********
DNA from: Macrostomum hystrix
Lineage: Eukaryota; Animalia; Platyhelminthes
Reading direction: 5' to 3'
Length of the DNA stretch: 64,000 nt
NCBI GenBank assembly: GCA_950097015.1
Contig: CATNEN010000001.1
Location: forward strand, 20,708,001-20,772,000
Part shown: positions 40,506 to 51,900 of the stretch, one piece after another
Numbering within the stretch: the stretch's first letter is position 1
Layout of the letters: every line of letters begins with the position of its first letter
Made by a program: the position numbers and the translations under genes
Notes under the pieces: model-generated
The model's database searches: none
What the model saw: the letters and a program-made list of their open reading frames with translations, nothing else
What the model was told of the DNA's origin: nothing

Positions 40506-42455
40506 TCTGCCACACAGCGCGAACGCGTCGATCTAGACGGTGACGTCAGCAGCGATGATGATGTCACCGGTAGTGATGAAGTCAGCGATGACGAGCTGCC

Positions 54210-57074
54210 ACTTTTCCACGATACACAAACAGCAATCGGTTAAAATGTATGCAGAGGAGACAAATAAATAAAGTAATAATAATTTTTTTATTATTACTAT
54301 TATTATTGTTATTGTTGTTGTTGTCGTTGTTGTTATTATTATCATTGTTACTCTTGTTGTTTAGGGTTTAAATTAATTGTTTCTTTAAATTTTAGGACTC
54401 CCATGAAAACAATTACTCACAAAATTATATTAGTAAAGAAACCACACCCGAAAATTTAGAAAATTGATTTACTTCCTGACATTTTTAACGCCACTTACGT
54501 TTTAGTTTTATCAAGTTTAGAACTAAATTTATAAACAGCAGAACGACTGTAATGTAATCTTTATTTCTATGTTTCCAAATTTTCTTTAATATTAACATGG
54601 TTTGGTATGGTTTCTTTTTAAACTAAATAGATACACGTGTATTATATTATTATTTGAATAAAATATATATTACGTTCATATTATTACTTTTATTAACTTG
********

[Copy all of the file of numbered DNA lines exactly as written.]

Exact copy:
DNA from: Macrostomum hystrix
Lineage: Eukaryota; Animalia; Platyhelminthes
Reading direction: 5' to 3'
Length of the DNA stretch: 64,000 nt
NCBI GenBank assembly: GCA_950097015.1
Contig: CATNEN010000001.1
Location: forward strand, 20,708,001-20,772,000
Part shown: positions 40,506 to 51,900 of the stretch, one piece after another
Numbering within the stretch: the stretch's first letter is position 1
Layout of the letters: every line of letters begins with the position of its first letter
Made by a program: the position numbers and the translations under genes
Notes under the pieces: model-generated
The model's database searches: none
What the model saw: the letters and a program-made list of their open reading frames with translations, nothing else
What the model was told of the DNA's origin: nothing

Positions 40506-42455
40506 TCTGCCACACAGCGCGAACGCGTCGATCTAGACGGTGACGTCAGCAGCGATGATGATGTCACCGGTAGTGATGAAGTCAGCGATGACGAGCTGCC

Positions 54210-57074
54210 ACTTTTCCACGATACACAAACAGCAATCGGTTAAAATGTATGCAGAGGAGACAAATAAATAAAGTAATAATAATTTTTTTATTATTACTAT
54301 TATTATTGTTATTGTTGTTGTTGTCGTTGTTGTTATTATTATCATTGTTACTCTTGTTGTTTAGGGTTTAAATTAATTGTTTCTTTAAATTTTAGGACTC
54401 CCATGAAAACAATTACTCACAAAATTATATTAGTAAAGAAACCACACCCGAAAATTTAGAAAATTGATTTACTTCCTGACATTTTTAACGCCACTTACGT
54501 TTTAGTTTTATCAAGTTTAGAACTAAATTTATAAACAGCAGAACGACTGTAATGTAATCTTTATTTCTATGTTTCCAAATTTTCTTTAATATTAACATGG
54601 TTTGGTATGGTTTCTTTTTAAACTAAATAGATACACGTGTATTATATTATTATTTGAATAAAATATATATTACGTTCATATTATTACTTTTATTAACTTG